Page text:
Medicare is America's major Federal health insurance program for some people who are 65 or older and for some with disabilities who are under 65. It provides basic protection for the cost of health care. Two programs can help people who have low incomes receive benefits. These are the Qualified Medicare Beneficiary (QMB) and the Specified Low-Income Medicare Beneficiary (SLMB) programs.

    Medicaid pays for some health care costs for America's poorest and most vulnerable people. More information about Medicaid and who is eligible for it is available at local welfare and medical assistance offices. Although there are certain Federal requirements, each State has its own rules and regulations for Medicaid.

Types of Therapists

A psychiatrist is a medical doctor who specializes in mental disorders, is licensed to practice medicine, and has completed a year of internship and three years of specialty training. A board-certified psychiatrist has, in addition, practiced for at least two years and passed the written and oral examinations of the American Board of Psychiatry and Neurology. Psychiatrists can evaluate and diagnose all types of mental disorders, carry out biomedical treatments and psychotherapy, and work with psychological problems associated with medical disorders. Like other medical doctors, they can prescribe medication. Child psychiatrists specialize in working with children; geriatric psychiatrists concentrate on helping the aged.

Psychologists who conduct psychotherapy and work with individuals, groups, or families to resolve problems generally are called clinical or counseling psychologists. They work in many settings – for example, mental health centers, hospitals and clinics, schools, employee assistance programs, and private practice. In most states, a licensed clinical psychologist has completed a doctoral degree from a university program with specialized training and experience requirements and has successfully completed a professional licensure examination.

The field of psychology also includes those who specialize in such areas as testing, community organization, industrial relations, and laboratory research.

Clinical Social Workers:
Clinical social workers have master's or doctoral degrees in social work, at least two years of post-graduate experience in a supervised clinical setting, and have passed an examination required for state licensure. In addition to individual, family, and group counseling and psychotherapy, they are trained in client-centered advocacy. This includes information, referral, direct intervention with governmental and civic agencies, and expansion of community resources.

Marriage and Family Therapists:
Marriage and Family Therapist are state licensed as counselors to provide psychotherapy and counseling for families, couples, groups, and individuals. They have at least a master's degree, two years of supervised post-degree experience, and have passed a state comprehensive examination. Therapists with other licenses may also be qualified to conduct marriage and family therapy.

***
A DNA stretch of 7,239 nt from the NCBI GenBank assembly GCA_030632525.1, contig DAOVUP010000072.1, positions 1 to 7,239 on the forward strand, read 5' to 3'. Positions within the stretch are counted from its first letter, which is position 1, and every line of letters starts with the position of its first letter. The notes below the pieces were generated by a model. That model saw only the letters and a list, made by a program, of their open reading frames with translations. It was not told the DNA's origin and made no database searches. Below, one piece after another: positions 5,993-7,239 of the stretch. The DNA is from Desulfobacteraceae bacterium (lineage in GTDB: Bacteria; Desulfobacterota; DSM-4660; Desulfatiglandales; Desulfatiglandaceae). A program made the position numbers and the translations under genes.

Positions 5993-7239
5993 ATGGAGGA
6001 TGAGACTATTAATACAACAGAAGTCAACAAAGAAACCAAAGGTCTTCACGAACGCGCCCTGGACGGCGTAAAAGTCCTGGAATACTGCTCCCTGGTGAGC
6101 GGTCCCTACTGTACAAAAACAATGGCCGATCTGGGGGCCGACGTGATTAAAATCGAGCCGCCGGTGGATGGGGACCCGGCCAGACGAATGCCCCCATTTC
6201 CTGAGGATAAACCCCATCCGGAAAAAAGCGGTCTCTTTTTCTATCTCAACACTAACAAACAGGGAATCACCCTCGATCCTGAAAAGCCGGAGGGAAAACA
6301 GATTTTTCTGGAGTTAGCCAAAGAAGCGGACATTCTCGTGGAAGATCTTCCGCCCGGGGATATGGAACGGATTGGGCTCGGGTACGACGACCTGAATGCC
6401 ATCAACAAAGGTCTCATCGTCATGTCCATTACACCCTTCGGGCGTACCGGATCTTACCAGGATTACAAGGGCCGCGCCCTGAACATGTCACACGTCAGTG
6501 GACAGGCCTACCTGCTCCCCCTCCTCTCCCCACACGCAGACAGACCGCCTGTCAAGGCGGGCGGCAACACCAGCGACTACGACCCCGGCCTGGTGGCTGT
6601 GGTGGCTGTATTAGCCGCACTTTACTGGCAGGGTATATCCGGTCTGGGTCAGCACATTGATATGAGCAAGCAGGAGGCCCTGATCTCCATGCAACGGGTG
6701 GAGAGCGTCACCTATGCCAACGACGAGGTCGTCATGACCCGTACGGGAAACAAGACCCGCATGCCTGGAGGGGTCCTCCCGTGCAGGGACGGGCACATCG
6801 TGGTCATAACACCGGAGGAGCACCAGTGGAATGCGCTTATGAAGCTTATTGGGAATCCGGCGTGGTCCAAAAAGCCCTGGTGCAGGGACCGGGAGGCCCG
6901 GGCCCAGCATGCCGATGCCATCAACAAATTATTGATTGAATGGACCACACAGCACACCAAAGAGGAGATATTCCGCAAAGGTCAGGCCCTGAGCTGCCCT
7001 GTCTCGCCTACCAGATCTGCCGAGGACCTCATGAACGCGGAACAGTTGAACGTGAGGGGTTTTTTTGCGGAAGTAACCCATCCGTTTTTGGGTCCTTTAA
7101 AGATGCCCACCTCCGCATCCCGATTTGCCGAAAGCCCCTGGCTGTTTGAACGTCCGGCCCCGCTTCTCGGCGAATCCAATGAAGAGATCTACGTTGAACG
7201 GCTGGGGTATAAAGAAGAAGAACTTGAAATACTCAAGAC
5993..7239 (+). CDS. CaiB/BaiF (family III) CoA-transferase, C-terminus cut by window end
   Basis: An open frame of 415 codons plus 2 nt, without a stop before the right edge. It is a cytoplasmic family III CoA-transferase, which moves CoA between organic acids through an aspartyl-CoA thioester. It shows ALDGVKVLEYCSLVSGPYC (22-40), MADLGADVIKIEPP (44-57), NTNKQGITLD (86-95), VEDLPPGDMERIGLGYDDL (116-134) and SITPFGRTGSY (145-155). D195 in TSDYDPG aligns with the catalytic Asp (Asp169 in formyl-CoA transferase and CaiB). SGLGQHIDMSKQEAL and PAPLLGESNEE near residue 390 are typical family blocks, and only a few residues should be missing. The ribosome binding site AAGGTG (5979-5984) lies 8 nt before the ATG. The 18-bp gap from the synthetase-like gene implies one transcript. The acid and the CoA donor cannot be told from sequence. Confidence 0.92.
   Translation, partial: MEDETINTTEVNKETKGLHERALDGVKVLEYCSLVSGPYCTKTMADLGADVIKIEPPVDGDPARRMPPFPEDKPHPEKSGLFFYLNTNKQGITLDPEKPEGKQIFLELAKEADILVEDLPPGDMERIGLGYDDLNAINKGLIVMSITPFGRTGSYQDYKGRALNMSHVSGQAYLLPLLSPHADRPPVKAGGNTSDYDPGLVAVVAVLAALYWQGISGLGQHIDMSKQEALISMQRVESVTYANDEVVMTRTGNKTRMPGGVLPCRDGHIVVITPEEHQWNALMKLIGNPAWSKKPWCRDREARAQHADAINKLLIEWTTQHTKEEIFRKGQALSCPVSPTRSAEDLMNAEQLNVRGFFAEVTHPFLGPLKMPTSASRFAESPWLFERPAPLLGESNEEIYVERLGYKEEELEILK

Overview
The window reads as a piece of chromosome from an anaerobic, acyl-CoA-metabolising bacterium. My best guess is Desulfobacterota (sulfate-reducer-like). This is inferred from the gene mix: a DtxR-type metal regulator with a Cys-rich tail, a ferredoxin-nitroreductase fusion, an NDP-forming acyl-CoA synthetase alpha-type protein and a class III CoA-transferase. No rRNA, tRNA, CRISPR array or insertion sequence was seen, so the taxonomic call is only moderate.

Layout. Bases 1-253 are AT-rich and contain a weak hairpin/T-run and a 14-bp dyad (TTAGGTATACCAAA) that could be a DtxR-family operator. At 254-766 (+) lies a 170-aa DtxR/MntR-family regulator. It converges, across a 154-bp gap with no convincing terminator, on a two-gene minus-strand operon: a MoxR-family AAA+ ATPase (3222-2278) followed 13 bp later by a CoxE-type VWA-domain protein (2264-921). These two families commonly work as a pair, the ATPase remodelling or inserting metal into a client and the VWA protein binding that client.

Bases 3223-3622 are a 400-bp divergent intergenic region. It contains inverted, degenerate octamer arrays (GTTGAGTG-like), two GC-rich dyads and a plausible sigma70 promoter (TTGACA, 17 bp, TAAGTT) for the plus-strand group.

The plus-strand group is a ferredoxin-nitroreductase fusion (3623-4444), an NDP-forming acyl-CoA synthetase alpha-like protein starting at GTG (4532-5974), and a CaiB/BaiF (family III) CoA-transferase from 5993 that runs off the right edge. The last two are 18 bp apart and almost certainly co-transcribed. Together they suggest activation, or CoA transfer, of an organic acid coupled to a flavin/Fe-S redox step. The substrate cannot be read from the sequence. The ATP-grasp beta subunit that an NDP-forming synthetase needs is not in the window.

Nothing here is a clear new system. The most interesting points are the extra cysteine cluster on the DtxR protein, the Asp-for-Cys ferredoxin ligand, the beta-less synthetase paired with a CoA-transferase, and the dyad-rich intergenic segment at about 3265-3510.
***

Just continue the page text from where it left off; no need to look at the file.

Professional Counselors:
Professional Counselors have at least a master's degree, two years of supervised clinical experience, and have passed an examination required for state licensure. In states without licensure or certification laws, professional counselors are certified by the National Board for Certified Counselors (NBCC). They provide quality mental health and substance abuse care to individuals, families, groups and organizations. They may be trained in a variety of therapeutic techniques and approaches.

Psychiatric Nurses:
Psychiatric nursing is a specialized area of professional nursing practice that is concerned with prevention, treatment, and rehabilitation of mental-health-related problems. These nurses are registered professional nurses, and those who have advanced academic degrees at the master's degree level or above can become advanced practice registered nurses (APRNs). APRNs are qualified to practice independently and provide the full range of primary mental health care services to individuals, families, groups and communities. In most states, psychiatric nurses in advanced practice have the authority to prescribe medication.

Types of Therapy

Mental health professionals use a variety of approaches to give people new tools to deal with ingrained, troublesome patterns of behavior and to help them manage symptoms of mental illness. The best therapists will work with you to determine a treatment plan that will be most effective for you. This sometimes involves a single method or it may involve elements of several different ones, often referred to as an "eclectic approach" to therapy.

Keep in mind that new research can yield rapid and dramatic changes in our understanding of, and approaches to, mental disorders.

The following is a brief description of the methods mental health professionals most commonly use:

Behavioral Therapy: